The UK poultry sector has seen yet another year of change, with an increase in the number of broiler and layer units alongside further concentration of the processing and packing sector.
The egg sector, notably free-range, is experiencing a particularly challenging time as the number of units increases, says Andersons’ Lily Hiscock.
“Producers are preparing for 2025, when most retailers have committed to phasing out colony eggs (Morrisons has committed to cage-free by 2022); but this has led to an oversupply, with downward pressure on prices.”
This has been accentuated by grant funding in parts of Northern Ireland and Wales that has encouraged further investment in poultry units, despite limited demand at present, she says.
- Buy feed ahead for longer periods (12 months+) where possible to counter rising prices
- Shorten the clean-out/ turnaround period to get more batches in the year and increase annual egg production
- Labour – 60% of the UK’s direct poultry labour is from the EU so producers should be working to secure labour for the longer term to ensure no disruption post Brexit
- Review markets to identify opportunities. For example, if free-range demand from retailers is limited, there may be opportunities to add value by selling direct/changing system, for example to organic.
“Grant funding in some situations has the unintended effect of encouraging producers to sell at a low price, below the cost of production in some cases, to gain a contract, which is a requirement of the grant offer.
“While grant funding may be helpful, business expansion should not simply occur because a grant is available. Producers must not be led by the grant, but use it to help them become leaders.”
Ms Hiscock expects the free-range egg sector to remain challenging over the next one to two years, as supply and demand remain finely balanced. Furthermore, with input costs rising, specifically feed, the margin from production has reduced.
Plan changes carefully
Given these pressures, any planned expansion or diversification must be carefully considered, and the following should be taken into account :
- Contract to supply: most of the egg and broiler sector is controlled by a few players, with many farmers operating on a contract rearing or management basis. Before any investment, understand whether a contract will be available and the likely terms.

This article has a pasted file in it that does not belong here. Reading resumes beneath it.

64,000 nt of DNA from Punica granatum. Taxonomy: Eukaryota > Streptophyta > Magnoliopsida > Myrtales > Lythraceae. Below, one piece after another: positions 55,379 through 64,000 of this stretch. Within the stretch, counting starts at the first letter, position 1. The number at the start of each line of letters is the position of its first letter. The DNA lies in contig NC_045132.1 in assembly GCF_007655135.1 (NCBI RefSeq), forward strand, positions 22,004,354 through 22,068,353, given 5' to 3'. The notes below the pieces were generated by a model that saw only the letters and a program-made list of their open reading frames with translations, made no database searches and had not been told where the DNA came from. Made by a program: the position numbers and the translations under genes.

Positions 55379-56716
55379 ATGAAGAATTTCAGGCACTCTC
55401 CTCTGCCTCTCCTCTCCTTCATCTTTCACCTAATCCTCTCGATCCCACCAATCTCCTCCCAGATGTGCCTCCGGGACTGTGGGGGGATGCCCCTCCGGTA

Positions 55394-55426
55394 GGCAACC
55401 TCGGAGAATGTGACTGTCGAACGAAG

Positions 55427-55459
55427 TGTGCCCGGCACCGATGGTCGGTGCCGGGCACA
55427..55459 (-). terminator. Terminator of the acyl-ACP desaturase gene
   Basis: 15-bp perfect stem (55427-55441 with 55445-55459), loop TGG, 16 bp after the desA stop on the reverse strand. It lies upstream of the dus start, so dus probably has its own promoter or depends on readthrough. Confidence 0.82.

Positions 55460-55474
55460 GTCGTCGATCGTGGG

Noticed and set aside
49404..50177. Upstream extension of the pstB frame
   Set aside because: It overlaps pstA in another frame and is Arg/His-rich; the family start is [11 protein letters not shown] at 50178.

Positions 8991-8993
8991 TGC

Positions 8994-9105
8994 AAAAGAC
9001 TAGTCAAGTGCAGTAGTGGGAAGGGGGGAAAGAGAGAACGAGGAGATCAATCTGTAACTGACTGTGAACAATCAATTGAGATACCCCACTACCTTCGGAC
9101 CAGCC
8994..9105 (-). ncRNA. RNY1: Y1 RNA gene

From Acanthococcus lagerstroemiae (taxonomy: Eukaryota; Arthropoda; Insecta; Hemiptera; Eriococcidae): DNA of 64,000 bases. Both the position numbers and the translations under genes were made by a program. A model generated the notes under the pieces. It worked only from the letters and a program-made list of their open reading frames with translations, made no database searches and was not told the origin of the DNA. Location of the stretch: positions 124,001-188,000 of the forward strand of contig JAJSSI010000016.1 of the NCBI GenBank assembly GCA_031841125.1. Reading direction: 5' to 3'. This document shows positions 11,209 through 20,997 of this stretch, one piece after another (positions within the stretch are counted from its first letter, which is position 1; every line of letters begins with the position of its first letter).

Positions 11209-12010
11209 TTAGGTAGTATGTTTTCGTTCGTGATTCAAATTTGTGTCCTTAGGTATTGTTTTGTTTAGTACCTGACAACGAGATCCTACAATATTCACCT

- Obtain planning permission: some areas have become overpopulated with poultry units (broilers and layers) leaving limited opportunity for more units. For example, chicken, turkey and duck processor Avara Foods recently decided to expand its business in Northamptonshire, rather than Herefordshire, as the density of poultry units in Hereford has become too great
- Environmental obligations: the government’s planned Clean Air Strategy could put more pressure on the poultry sector. For units operating more than 40,000 bird places, holding an IPPC (integrated pollution prevention and control) environmental permit (perhaps for more birds than in situ) could become a valuable tool. Some suggest it could become a form of quota in future, with permits being traded.
Maintain cost focus
For those already operating in the poultry sector, the key, as ever, is to focus on the true cost of production to ensure a profit can be achieved in the most challenging times, Ms Hiscock says.
“Although challenging, the poultry sector is well placed to meet UK consumer requirements post Brexit. The outlook is positive, for those who can operate efficiently, profitably and react to the inevitable changes in the business environment.”
FW says – Jake Davies, poultry editor
As the Andersons report suggests, razor-sharp focus on costs will be critical over the next 12 months, with many feeling oversupply may bite after years of strong capacity growth.
Domestic broiler production continues to rocket. The latest figures show that just shy of 22 million birds each week are being slaughtered in the UK, compared with about 18 million in the final weeks of 2015.
It is also worth considering the impact of imports. The Ukraine has gone from selling almost nothing into the European market two years ago to more than 200,000t in the first nine months of 2018. Another big exporter, Brazil, has been beset with meat-quality scandals, but will be back on its feet before too long.
Highly-geared egg businesses should review their finances, with the expectation that lean times are ahead. A number of packers have already cut their egg price and feed prices continue to creep upwards – rising by about £20/t in 2018 by our estimate.